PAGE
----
Returning guest, Dr. Edward Soffen, MD, from the ProCure Proton Therapy Center in Somerset, NJ, discusses all forms of radiation therapy to treat prostate cancer. Radiation therapy delivers powerful waves of energy to kill cancer cells, slows down their growth, and stops them from spreading in the body.
Dr. Soffen treats patients at the ProCure Proton Therapy Center in Somerset, NJ, and through Princeton Radiation Oncology. He is a leading expert in the treatment of cancers of the genitourinary tract, particularly prostate cancer. He offers extensive experience in all forms of radiation therapy for prostate cancer, including not only proton therapy, but also high dose and low dose rate brachytherapy (radiation implant). He was one of the researchers involved in a pivotal study establishing the use of an absorbable hydrogel spacer to further improve the safety of radiation treatment for prostate cancer.
Neal Howard: Good morning. I’m your host Neal Howard here on Health Professional Radio, glad that you could join us once again. Our guest is returning with us, Dr. Edward Soffen, he treats patients at the ProCure Proton Therapy Center in Somerset New Jersey and he’s returning to the program this morning to talk with us about forms of radiation therapy to treat prostate cancer. Welcome back to the program Dr. Soffen, how are you?
Dr. Edward Soffen: I’m fine. Thanks for having me back, I appreciate it.
Neal: We talked before a little bit about some of your therapies there at ProCure. This morning we’re going to talk about proton therapy, specifically for prostate cancer. What specifically is a little bit of the science behind this therapy for use in prostate cancer?
Dr. Soffen: Right. Well first of all, I want to say we’re coming up to the Prostate Cancer Awareness Month so I think it’s very important that men understand about screening, the importance of screening and finding out whether they have prostate cancer because when it’s found and treated early, it is extremely curable. Now one of the things about protons which is a form of radiation is that the proton specifically seeks out the target, or in this case the prostate, and the particle the proton particle gets laid down or stops right in the prostate and gives off all of its energy there so there’s really no exit radiation. With conventional x-rays or photons or IMRT, there’s an entire track of radiation that’s deposited from the skin that goes through the prostate and out the other side. This is like a smart bomb that gets targeted right into the prostate, stops, gives off all of its energy and kills the cancer.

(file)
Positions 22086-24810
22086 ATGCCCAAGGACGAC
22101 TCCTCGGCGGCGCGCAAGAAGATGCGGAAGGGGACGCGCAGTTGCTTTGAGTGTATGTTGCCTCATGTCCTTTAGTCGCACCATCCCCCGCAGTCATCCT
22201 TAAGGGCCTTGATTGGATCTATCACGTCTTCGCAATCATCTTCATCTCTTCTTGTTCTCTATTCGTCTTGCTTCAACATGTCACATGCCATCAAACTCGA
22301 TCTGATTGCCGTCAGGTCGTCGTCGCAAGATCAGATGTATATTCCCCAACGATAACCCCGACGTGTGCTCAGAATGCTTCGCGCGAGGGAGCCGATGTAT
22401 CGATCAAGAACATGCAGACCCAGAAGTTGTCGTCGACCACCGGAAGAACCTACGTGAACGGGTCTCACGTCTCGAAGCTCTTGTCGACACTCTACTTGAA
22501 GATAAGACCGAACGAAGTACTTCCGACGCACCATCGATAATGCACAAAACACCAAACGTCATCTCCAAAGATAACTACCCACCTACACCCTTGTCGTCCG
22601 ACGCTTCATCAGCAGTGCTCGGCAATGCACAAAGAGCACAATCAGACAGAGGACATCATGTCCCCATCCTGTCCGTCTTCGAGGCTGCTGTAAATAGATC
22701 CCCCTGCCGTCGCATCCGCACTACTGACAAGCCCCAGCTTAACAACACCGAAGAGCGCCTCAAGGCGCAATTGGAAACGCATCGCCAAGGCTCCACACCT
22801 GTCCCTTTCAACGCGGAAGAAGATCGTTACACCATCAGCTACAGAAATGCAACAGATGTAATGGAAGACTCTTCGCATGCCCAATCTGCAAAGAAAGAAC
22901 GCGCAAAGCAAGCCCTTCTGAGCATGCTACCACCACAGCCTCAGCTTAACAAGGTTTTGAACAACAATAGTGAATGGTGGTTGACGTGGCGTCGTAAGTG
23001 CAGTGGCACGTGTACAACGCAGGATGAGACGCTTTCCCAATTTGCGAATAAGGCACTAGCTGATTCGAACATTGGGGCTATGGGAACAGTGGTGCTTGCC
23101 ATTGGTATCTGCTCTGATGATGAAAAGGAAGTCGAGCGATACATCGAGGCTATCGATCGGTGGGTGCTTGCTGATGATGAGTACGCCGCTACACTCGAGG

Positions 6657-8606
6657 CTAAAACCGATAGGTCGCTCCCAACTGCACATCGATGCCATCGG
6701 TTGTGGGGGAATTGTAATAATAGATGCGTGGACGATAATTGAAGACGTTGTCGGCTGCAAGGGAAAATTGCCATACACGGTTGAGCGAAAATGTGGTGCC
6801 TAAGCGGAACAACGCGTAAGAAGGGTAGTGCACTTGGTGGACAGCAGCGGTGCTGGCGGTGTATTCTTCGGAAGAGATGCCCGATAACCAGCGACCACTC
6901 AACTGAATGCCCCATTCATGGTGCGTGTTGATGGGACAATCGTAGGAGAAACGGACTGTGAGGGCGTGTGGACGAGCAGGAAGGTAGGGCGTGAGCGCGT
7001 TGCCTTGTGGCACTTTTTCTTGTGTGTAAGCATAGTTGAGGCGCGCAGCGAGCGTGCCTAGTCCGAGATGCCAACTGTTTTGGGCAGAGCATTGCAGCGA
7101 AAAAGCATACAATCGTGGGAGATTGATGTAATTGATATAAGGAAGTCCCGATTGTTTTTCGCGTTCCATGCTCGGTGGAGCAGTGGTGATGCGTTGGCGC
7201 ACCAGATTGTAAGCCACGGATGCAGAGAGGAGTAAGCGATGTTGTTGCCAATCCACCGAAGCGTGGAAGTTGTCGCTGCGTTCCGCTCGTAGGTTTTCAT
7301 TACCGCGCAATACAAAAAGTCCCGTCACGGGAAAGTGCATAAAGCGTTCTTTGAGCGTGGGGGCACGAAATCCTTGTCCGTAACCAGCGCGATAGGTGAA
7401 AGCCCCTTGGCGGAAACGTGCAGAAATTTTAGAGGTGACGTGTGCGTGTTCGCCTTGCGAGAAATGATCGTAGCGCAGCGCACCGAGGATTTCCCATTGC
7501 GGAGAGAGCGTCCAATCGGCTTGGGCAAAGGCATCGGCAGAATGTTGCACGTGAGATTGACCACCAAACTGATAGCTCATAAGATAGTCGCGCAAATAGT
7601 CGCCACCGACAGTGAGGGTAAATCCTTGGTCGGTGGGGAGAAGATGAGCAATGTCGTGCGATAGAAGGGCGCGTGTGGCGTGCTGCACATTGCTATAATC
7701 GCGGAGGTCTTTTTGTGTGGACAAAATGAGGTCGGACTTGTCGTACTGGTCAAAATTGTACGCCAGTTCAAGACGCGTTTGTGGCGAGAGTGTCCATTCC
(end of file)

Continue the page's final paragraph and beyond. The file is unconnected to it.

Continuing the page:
Neal: Well you mentioned catching it and detecting it early then it’s extremely curable. What are the some of the symptoms that we should look for and how can those symptoms prompt us to have this treated very early?
Dr. Soffen: Right. Well first of all, the most common symptom that men present with is no Symptoms. In other words, it can grow very silently for quite some time so it’s important that men get a digital rectal exam and also have their PSA checked that stands for prostate specific antigen and it is a blood test which can give us an indication that there might be something going on. Now in later stages men may have changes in their urinary function, they may have difficulty urinating. Now that may not be a symptom of prostate cancer but it also could be that there’s a change in the prostate going on. And then in more advanced cases men can present with symptoms where the cancer has spread like bone pain but the really, the most common symptom is no symptom. It’s really picked up incidentally on a routine physical exam or a routine blood test.
Neal: So this does pinpointing of the target, does that preserve other organs? Cancer spreads and chemo also and radiation therapy also damages some of the surrounding organs around the target. Is that eliminated with this proton therapy?
Dr. Soffen: Well that’s a great question. It is minimized to a great degree. You’re right that radiation chemotherapy can affect normal cells and you only get side effects when normal tissues are treated. And what’s nice about proton specifically a technology that we have which is called pencil beam scanning or spot scanning, we can paint little dots of protons throughout the prostate so that we cover it in a very three-dimensionally conformal way. By doing so, we radiate less normal tissue. There’s less bladder, there’s less rectum, there’s less intestines and bones that get even these low doses of radiation so the side effect profile is so much less. Men tolerate the proton radiation to a much greater degree than with conventional treatment because there is so much less normal tissue that gets in the way.
Neal: Is this something that is used only when it’s discovered early or can this be used whether they’re in late stage of prostate cancer as well?